I don’t know if its the pink door mirrors but my cat has taken to lying on top of the MG3. It’s the only car we’ve tested in the last 12 months that Hubble has taken a shine to – does this mean I’m missing something?
I spent 20 minutes looking at the MG3 as I ate my breakfast this morning. Yes, the cat was on the roof but I was more concerned with the styling than the possible affect on the aerodynamics.
MG offer all manner of ‘personalisation options’ for the MG3, most of which are pretty dreadful. I think it will take a lot more than that to make the MG3 appeal to young buyers who are more fashion conscious than most grown ups.
Maybe if they offered a ‘stuffed cat lying on the roof’ accessory that would win a few people over? A small puppy might make it the dog’s bollocks too..
When was the last time you sat in the back of a car and I don’t mean a taxi? I think it was 18 months ago when I was a passenger in a Land Rover. Car reviews usually assess a vehicle from the front seat, so it was odd to be a passenger in the back of the MG3 today.
What I found surprising was the amount of leg and headroom on offer. It feels larger than a Ford Fiesta, mainly because the roofline is higher. The boot is a decent space too and there are plenty of cubbyholes and spaces in the cabin, including extra wide door bins.
There’s no getting away from the fact the MG3 is a budget car though. The quality of the interior trim and fittings is average at best. Most of the plastic surfaces feel cheap and I imagine would mark quickly over the course of time.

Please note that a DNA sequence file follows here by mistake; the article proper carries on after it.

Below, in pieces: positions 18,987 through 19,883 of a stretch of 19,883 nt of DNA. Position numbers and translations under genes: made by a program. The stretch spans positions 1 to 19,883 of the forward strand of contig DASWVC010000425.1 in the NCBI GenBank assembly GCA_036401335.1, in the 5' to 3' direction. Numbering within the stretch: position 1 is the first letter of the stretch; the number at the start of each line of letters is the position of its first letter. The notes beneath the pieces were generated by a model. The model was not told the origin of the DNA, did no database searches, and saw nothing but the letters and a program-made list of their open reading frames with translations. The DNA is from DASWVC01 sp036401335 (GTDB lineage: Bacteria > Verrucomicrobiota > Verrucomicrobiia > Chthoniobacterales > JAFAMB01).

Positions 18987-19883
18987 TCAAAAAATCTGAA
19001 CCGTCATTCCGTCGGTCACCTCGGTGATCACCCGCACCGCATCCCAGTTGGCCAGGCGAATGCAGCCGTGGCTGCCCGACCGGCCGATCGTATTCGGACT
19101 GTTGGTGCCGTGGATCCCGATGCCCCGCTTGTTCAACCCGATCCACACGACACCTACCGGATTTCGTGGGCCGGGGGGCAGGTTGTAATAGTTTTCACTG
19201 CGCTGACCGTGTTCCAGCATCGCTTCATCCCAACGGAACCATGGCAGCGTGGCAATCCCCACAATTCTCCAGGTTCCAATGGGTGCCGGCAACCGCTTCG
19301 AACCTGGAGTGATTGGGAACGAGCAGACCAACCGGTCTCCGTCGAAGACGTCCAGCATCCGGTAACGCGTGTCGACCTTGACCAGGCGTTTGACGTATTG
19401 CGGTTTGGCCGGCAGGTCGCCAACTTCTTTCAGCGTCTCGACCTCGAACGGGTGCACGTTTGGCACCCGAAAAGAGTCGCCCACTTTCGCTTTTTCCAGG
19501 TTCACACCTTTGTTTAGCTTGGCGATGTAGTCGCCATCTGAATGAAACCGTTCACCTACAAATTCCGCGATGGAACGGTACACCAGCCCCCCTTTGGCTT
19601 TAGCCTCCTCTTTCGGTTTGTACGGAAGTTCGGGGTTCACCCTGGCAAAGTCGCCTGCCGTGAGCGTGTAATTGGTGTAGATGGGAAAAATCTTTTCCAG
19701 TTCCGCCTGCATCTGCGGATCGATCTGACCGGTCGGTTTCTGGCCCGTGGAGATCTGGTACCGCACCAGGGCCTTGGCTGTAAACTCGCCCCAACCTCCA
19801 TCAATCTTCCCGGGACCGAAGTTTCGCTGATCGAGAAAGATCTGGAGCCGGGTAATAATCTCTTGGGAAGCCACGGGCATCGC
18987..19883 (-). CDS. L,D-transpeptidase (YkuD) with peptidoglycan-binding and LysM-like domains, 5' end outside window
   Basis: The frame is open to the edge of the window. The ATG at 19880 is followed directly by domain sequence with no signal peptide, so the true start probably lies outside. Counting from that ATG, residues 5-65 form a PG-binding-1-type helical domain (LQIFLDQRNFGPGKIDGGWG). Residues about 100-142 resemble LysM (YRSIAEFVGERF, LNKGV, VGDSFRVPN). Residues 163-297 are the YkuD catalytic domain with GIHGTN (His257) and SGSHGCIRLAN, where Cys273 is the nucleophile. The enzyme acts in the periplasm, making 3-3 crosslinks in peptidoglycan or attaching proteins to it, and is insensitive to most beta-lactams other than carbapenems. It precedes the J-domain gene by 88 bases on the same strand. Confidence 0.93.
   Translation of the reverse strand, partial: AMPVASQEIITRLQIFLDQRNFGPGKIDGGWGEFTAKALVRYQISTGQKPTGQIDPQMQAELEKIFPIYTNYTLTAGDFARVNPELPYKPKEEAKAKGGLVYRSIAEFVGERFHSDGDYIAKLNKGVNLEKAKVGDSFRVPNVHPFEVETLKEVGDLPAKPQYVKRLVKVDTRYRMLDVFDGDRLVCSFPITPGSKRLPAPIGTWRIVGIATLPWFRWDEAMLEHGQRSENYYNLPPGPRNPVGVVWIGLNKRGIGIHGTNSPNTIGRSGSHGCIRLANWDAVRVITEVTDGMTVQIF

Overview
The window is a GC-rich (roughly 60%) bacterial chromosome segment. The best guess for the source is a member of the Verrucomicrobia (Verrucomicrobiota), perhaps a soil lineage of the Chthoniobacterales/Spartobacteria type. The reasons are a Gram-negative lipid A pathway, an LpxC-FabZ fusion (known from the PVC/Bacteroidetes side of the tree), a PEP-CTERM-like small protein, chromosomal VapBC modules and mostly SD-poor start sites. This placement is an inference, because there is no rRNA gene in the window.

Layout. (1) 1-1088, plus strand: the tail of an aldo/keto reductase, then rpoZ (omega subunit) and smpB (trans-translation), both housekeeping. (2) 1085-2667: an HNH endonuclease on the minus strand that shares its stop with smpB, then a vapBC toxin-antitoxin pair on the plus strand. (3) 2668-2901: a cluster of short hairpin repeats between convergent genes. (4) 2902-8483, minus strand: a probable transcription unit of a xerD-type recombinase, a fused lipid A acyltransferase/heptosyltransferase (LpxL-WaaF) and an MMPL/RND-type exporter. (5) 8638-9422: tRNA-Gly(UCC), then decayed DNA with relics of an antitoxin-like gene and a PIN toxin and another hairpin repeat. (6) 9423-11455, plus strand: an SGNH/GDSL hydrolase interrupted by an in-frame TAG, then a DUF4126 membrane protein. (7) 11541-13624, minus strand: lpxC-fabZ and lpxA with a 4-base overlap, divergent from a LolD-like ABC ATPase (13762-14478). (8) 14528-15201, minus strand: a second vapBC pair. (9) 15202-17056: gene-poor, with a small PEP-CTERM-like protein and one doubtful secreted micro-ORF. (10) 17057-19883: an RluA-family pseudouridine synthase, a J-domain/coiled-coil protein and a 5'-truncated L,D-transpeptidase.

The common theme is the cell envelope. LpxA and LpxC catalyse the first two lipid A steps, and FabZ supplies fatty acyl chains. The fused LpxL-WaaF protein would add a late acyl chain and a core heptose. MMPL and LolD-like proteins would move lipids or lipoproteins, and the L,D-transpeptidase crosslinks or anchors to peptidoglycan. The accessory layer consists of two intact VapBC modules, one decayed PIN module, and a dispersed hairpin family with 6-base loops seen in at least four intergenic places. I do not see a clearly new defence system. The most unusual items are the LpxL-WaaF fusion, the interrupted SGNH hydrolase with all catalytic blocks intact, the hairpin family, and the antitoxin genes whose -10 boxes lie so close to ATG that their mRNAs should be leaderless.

As far as I can see, there is no sat nav option on the MG3 but there is a large, flat space on top of the dashboard. Perfect for propping up a TomTom…
Hottest day of the year and I’ve just ridden a Harley-Davidson to Henley and back across a very hectic Oxfordshire. I’m more used to retro Triumph motorbikes but the Harley was a chugging joy – it’s just a shame you have to be a banker wearing a bandana to ride one these days.
The MG and Harley share something in common, a heritage. Both were and still are iconic machines, except Harley has tried to retain some of the spirit of their old bikes in their latest range. MG doesn’t. The only similarity between and MGB and the the MG3 is the bonnet on the boot.
Of course, nobody would really want to drive a modern day version of the MGB but the MG3 isn’t even a sports car. It’s just a cheap runabout that happens to have an MG bonnet on the boot.
Such a shame that the new owners of MG couldn’t have built a desirable car that was affordable and fun. What would the designers of those first MGs make of this current car, I wonder…
The MG6 was this year’s most disappointing car, so far. Low price is only a strong selling point if the product is competent and enjoyable – it wasn’t. So, how will the smaller MG3 city car fair?
It’s certainly cheap to buy and insure, although this is tempered by the fact that the fuel economy is average at best – and it won’t hold its value like a VW Polo, or a Fiat 500 for that matter.
There’s also plenty of room inside for four adults and they are protected by six airbags, stability control and even a tyre pressure monitoring system. Sounds promising.
After the MG6, I can’t help but feel the 3 is going to be a big letdown. If I could just look at it and not drive it, that might be the answer! Today I have to motor 180 miles across country to Norfolk in a heatwave. Find out how I get on tomorrow…